Advantageously, the optical elements on the secondary mask may be arranged in a two dimensional array. In the two dimensional array, there may be a plurality of columns of optical elements and a plurality of rows of optical elements. Each of the rows may be offset, in a direction of the rows, relative to an adjacent row, such that the columns are oriented at a non-perpendicular angle with respect to the rows.
Advantageously, the optical elements on the secondary mask may be apertures, gratings, lenses, mirrors or light valves and the image receiving surface may be coated with a thermoresist, a photoresist or an electron beam resist.
Preferably, the directing step (i) may further comprise a step of concentrating light from the laser source on to the plurality of exposure points on the primary mask.
Advantageously, the laser source may be pulsed.
The exposing step may also be further divided into a several steps which comprise:
(a) inserting an optical system between the laser source and the secondary mask, so as to concentrate the power density of the light from the laser source into an area on the secondary mask; and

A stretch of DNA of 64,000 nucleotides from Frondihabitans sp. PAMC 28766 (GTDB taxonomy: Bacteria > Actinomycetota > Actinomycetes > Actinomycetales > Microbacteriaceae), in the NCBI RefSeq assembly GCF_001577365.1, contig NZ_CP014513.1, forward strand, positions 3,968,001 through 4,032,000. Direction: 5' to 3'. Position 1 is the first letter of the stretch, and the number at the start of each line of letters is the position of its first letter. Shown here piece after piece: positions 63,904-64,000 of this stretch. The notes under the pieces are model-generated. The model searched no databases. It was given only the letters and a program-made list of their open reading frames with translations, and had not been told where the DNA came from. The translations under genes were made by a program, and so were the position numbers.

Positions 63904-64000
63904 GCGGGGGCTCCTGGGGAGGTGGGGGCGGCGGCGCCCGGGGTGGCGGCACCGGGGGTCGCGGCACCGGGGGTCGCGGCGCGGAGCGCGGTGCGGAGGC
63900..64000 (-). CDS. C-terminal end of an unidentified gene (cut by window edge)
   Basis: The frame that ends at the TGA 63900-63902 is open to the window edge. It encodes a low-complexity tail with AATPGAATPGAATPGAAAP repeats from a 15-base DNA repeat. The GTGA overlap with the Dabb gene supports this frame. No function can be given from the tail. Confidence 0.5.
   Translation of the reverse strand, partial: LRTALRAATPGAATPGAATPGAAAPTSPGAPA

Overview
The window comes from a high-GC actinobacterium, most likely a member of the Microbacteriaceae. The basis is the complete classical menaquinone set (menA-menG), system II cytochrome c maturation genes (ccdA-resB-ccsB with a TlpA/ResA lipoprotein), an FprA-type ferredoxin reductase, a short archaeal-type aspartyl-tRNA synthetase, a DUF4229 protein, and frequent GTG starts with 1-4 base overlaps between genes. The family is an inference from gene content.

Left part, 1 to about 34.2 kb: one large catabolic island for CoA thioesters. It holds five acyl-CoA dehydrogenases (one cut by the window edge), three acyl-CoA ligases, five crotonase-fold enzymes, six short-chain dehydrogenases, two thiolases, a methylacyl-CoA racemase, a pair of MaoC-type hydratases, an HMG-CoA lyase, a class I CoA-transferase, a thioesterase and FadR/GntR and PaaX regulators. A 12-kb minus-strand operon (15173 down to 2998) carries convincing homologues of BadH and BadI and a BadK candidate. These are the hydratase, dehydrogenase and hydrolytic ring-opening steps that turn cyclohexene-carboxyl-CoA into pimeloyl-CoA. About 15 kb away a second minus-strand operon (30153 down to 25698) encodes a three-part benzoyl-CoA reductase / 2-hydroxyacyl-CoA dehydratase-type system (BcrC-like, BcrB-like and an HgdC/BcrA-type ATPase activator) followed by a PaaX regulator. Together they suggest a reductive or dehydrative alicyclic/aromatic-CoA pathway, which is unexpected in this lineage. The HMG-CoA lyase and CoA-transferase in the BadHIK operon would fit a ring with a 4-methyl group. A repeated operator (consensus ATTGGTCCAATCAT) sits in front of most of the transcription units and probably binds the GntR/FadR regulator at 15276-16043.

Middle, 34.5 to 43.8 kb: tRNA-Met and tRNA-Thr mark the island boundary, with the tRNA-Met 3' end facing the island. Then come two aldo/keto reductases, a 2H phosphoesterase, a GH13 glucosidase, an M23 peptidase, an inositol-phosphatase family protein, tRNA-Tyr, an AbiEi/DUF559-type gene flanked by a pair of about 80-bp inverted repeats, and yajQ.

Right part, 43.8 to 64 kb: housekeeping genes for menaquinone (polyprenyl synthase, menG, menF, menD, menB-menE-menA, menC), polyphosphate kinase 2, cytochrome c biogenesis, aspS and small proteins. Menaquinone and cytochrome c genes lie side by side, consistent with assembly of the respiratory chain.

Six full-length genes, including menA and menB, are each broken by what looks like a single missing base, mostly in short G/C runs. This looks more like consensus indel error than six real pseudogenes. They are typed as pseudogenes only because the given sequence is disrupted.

(b) controlling the optical system in a manner such that the area is scanned at a rate substantially equal to that of the relative motion between the primary mask and the secondary mask, such that the area of concentrated light remains substantially motionless on the secondary mask during the exposing step (b).
FIG. 1 depicts the prior art process of dividing the principal image on the primary mask into a number of component images.
FIG. 2 depicts a prior art secondary mask containing apertures with a pitch of three.
FIG. 3 shows several graphs and plots which depict the advantages gained from separating the exposure points by using component images.
FIG. 4 shows a prior art process wherein a principal image was divided into four component images with a pitch of two.
FIG. 5 depicts the '078 invention as configured within an optical stepper microlithography device.
FIG. 6 is a cross sectional depiction of the lenslet array and the elements of the position and registration control system as taught by the '078 application.
FIG. 7 depicts the light intensity response of the photodetectors used in the position and registration control system of the '078 invention.
FIG. 8 schematically depicts the position control system of the '078 invention showing a plurality of actuators and registration markings.
FIG. 9 displays the method of separation of exposure points for use in scanning microlithography devices, that is the subject matter of the present invention.